|Review: Hell - Human Remains|
Label: Nuclear Blast Records
Year released: 2011
Genre: Heavy Metal
Review online: July 15, 2011
Reviewed by: MetalMike
Rated 4.09/5 (81.88%) (64 Votes)
I'm a huge fan of the NWOBHM, so anytime a band from that era gets back together, it's a cause for excitement. Hell was moments away from their shot at fame when the label set to release their debut, Mausoleum Records, folded in 1986. Singer/guitarist Dave Halliday committed suicide the next year, effectively ending the band. Fast forward to the more recent past where Sabbat's Andy Sneap, who learned guitar from Halliday, meets the former member of Hell and, after recruiting David Bower, brother of original guitarist Kev Bower, to handle vocals, they decide to re-record the old songs. Now, in 2011, we have the full-length, Human Remains.
While the band and songs are vintage, the sound is not. Big, room-filling guitars and drums emanate from the speakers. The songs have been given a modern update and no longer have that classic NWOBHM loose, almost punk-rock, feel. The music on Human Remains sounds like a cross between classic Savatage and Wolf's 21st century take on the 80s sound. Dave Bowers has a love-it-or-hate-it voice that is sure to divide listeners. His barely controlled warbling sounds a lot like Warrel Dane from back in the Sanctuary days. Since I disliked Dane's vocals back then, I find Bowers singing equally irritating. Still, I would be lying if I said his singing didn't fit the music and actually intensifies the sometimes satanic lyrical themes. Songs like "Plague and Fyre" or "Blasphemy and the Master" are enjoyable being big, powerful and heavy, Bowers vocals notwithstanding. The rest of Human Remains is largely unremarkable, unless you count the numerous spoken parts and special effects (I did like the bagpipes leading up to "Macbeth," but the witches are truly annoying.) Hell play with a ton of energy, but it isn't enough to raise the songs much above "OK."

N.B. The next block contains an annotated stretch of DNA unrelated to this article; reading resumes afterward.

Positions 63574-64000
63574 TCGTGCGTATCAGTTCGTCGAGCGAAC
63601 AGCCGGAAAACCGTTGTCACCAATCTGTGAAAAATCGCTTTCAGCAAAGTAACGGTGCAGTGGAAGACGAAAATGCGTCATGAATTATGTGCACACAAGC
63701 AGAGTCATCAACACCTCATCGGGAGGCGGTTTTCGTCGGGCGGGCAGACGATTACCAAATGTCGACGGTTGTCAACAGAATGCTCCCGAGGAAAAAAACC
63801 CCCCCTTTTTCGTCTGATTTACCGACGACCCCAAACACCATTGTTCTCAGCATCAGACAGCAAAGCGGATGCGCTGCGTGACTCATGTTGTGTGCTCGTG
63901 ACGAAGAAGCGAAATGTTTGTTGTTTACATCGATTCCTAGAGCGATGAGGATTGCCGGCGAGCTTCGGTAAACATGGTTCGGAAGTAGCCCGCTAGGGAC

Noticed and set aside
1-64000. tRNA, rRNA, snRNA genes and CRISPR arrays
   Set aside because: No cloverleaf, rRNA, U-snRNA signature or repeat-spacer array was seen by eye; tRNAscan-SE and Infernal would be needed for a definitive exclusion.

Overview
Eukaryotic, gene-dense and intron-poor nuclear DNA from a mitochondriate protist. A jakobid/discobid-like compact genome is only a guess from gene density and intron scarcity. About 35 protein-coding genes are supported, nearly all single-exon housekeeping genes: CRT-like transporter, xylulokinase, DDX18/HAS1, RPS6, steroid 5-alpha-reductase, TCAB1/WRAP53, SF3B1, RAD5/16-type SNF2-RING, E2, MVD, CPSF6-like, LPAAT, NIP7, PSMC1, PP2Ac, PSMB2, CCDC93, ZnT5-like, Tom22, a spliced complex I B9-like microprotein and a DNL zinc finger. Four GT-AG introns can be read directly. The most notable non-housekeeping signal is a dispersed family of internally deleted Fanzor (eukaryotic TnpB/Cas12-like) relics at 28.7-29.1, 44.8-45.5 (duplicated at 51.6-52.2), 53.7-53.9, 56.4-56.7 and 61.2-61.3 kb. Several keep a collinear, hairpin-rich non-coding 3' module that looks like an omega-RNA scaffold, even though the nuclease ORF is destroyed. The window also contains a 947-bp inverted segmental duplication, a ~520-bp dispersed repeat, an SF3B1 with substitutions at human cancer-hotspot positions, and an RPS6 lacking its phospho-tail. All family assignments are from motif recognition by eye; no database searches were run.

Human Remains is not as authentically NWOBHM sounding as I would have liked, especially considering Hell's pedigree. Nevertheless, it nods to the 80s more than a little a bit and, if you can get past the vocals, you may be rewarded with some high energy, cheesy Heavy Metal for your trouble.
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Review: Human Remains (reviewed by Christopher Foley)
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